ChandraGuaranteed Time ObserverPolicy Wilton Sanders Chandra Program Scientist
Statement of the Issue • The Report of the 2010 Senior Review of the Astrophysics Division Operating Missions noted that the Chandra Guaranteed Time Observer (GTO) program is still in effect more than a decade after launch, and the committee questioned whether this is appropriate “when considering the inevitable pressures on observing time and funding that will persist in future years.” • The Astrophysics Division asked the Astrophysics Subcommittee for a recommendation whether the Chandra GTO Program should continue as it is presently implemented, continue in some modified form, or be discontinued. • The Astrophysics Subcommittee recommended “that the current GTO policy be retained, at least until the Chandra Users Group [sic] can be asked to review this issue.”
Astrophysics Subcommittee Report “… In 1994, NASA HQ stated that the GTOs would receive 15% of the observing time after the first 20 months of operations, for ‘the remainder of the mission lifetime.’ The fraction of GTO time became 11.4% due to changes in the GTO program roster. The GTO policy was reviewed in 2002 and it was concluded then that ‘Chandra is best served by the current policy,’ on the basis of the overall strength of the Chandra science program, maintenance of the instrument engineering competencies of the instrument principal investigators (IPI), and fairness to the IPI community. Eliminating the GTO program at the present time raises the risk of losing the key engineering support provided by the IPI teams at a phase of the Chandra mission when this support is most likely to become critical. In addition, this elimination would achieve no net savings, as the GTO time and funds would presumably be transferred to the General Observer (GO) community. The APS therefore recommends that the current GTO policy be retained, at least until the Chandra Users Group can be asked to review this issue. If the Users Group concurs, then there is no need to change the GTO policy. If the Users Group requests a change in the GTO policy, then the APS should revisit this issue at that time.”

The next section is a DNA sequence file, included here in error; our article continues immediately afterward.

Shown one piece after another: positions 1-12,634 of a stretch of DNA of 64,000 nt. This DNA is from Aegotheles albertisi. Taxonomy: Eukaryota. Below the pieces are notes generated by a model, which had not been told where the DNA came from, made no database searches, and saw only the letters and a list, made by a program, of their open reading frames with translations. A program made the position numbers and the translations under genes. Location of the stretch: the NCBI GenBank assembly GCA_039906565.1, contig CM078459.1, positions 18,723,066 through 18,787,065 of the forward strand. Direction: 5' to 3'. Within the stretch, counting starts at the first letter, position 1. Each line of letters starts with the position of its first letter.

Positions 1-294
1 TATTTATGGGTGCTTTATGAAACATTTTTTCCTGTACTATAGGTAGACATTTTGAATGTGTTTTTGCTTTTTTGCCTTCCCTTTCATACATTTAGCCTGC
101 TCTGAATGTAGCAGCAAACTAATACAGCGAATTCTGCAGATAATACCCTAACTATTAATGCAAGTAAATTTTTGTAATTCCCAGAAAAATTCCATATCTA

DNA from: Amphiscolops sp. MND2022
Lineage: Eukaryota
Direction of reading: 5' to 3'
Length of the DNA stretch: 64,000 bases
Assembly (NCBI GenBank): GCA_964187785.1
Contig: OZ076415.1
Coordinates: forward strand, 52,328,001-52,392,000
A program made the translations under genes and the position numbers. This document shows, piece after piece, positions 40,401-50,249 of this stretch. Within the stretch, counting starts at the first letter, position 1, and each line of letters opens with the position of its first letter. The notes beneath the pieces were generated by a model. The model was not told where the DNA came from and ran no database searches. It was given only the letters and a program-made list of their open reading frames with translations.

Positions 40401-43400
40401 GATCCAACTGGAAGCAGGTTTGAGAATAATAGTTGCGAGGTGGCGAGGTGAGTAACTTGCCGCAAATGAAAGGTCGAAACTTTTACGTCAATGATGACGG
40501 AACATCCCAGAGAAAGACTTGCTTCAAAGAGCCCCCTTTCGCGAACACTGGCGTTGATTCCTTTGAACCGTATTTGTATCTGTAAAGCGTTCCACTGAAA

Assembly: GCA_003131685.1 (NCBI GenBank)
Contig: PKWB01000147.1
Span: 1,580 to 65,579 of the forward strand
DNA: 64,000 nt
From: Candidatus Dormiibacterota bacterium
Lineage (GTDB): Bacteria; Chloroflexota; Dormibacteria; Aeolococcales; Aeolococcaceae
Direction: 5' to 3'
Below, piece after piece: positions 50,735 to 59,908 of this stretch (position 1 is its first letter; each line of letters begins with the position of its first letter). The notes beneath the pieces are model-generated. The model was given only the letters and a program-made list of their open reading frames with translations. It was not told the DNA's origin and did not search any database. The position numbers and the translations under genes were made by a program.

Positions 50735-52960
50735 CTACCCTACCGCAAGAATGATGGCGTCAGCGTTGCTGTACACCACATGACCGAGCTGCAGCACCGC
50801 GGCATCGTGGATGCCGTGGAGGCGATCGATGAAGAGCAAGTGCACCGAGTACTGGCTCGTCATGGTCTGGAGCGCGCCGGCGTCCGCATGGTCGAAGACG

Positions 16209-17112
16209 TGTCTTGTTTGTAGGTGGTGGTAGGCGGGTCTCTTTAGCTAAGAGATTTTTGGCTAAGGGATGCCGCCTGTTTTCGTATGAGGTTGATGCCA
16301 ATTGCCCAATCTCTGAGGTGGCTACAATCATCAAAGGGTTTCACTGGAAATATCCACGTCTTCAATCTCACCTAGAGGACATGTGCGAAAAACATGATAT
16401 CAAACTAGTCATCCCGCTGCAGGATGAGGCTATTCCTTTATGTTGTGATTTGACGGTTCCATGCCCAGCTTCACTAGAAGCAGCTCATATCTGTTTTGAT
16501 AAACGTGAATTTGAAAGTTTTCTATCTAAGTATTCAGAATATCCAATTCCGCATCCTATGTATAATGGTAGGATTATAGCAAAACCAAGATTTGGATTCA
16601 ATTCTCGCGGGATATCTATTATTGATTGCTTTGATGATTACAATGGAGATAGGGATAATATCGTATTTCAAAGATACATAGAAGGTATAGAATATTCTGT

GTO Time – Background Details • Originally, the Guaranteed Time Observers (GTOs) were assigned 100% of the observing time during months 1 and 2 (after orbital checkout), 50% of the time during months 3-20, and 20% of the time during months 21-30. Source: Chandra AO (AO No. OSSA-3-83). • Prior to the launch of Chandra, to get more data to General Observers (GOs) sooner, NASA HQ initiated a change to these numbers. Chandra IPI teams agreed to receive less up-front GTO data in exchange for a longer guaranteed time: GTOs, were granted, as a group, 100% of the data obtained during months 1 and 2 of operation, 30% during months 3-20, and 15% "the remainder of the mission lifetime”. Source: Advanced X-Ray Astrophysics Facility (AXAF) Level I Policy and Requirements Document signed by the Associate Administrator Wesley T. Huntress (4/20/1994). • The percentage of time was reduced to 11.4 % as a consequence of the means by which the Interdisciplinary Scientists (IDSs) received their time and subsequent to the death of the Telescope Scientist, Leon Van Speybroeck. Source: AXAF Observing Policy TA21 (96-048) signed by Alan Bunner and Martin C. Weisskopf and decision made upon Leon's demise.